Caiaphas sat in the High Priest’s chair. He waited for the other men to sit. “What is the nature of this urgent calling together of the council? As if I need to ask.”

A Pharisee stood. “There’s been an incredible development with Jesus from Nazareth.”

Caiaphas stared at the Pharisee. “Did he tell someone to carry his mat on the Sabbath again?”

The Pharisee shook his head. “No, your highness, it’s much more astounding than that.”

Caiaphas drummed his fingers on the table. “Did someone get their sight back on the Sabbath again? I was ready to stone that guy who asked us if we wanted to believe in Jesus ourselves. How blasphemous.”

A priest leaned forward. “It’s bad enough when Jesus feeds a group of people and they want to crown him their king. What could be more ludicrous than that?”

The second Pharisee stood next to the first one. “Lazarus.”

A priest at the end of the table spoke up. “The brother of Martha and Mary? My wife went to Bethany to grieve with Mary over his death. That was a few days ago. What could Jesus do for him at that point?”

The Pharisee looked at each priest. “Jesus arrived four days after Lazarus died. We have eyewitnesses who saw Jesus bring Lazarus back to life.”

An audible gasp filled the room followed by murmurs.

The priest next to Caiaphas stood. “Are you sure Lazarus was dead?”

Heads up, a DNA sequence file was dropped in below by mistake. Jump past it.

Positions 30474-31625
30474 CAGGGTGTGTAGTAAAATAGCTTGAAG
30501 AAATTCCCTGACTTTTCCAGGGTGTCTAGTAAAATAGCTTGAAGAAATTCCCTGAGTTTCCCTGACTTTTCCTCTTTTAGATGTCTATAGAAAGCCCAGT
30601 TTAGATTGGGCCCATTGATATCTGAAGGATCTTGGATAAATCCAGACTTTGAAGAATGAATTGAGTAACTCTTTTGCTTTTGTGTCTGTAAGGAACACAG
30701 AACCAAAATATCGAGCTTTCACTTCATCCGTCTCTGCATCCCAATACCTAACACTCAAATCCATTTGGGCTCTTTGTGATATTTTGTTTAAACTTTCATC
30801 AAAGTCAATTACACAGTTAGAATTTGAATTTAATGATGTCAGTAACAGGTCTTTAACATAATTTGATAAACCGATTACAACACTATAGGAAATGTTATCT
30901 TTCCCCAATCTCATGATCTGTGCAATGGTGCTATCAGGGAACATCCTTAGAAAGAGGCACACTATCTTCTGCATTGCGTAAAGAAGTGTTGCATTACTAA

The Pharisee nodded. “The smell from the tomb was so bad one man vomited.”

The priest leaned forward. “Did Jesus touch the dead body? That would make him unclean.”

The Pharisee shook his head. “Our witnesses say Jesus prayed to God and called him his Father then simply told Lazarus to come out of the tomb.”

The priest sat down hard. “Jesus doesn’t even know who his real father is. How can he keep insisting God is his father?”

The Pharisee stepped toward the High Priest. “That’s not the point here. More people than ever are insisting Jesus is the Messiah. If this continues he’ll lead an uprising and the Romans will step in to remove this council and everything we stand for. We may not even have a nation when it’s all said and done.”

The crowd exploded into chaos until Caiaphas pounded his gavel hard.

He waited for silence. “Gentlemen, you have a short view of the situation here. God will not allow His people to be without a homeland. He promised us that many times. To that end God will make a way for us to put a stop to Jesus before any harm comes to our great nation. Don’t you realize that it’s far better for one man to die for the people than for God’s people to perish? We will take Jesus the next time he’s in Jerusalem.”

A third Pharisee stood. “But, we aren’t allowed to execute anyone. That’s Roman law. How are we to dispose of Jesus?”

Caiaphas sat back. “We’ll let the Romans crucify him for treason to stop any uprising he’s planning. That should put a halt to his followers as well.”

The first Pharisee stared at Caiaphas. “If he comes during the Passover he’ll have the crowds to protect him.”

Caiaphas smiled. “If it is God’s will for Jesus to die He’ll make a way for us to take him.”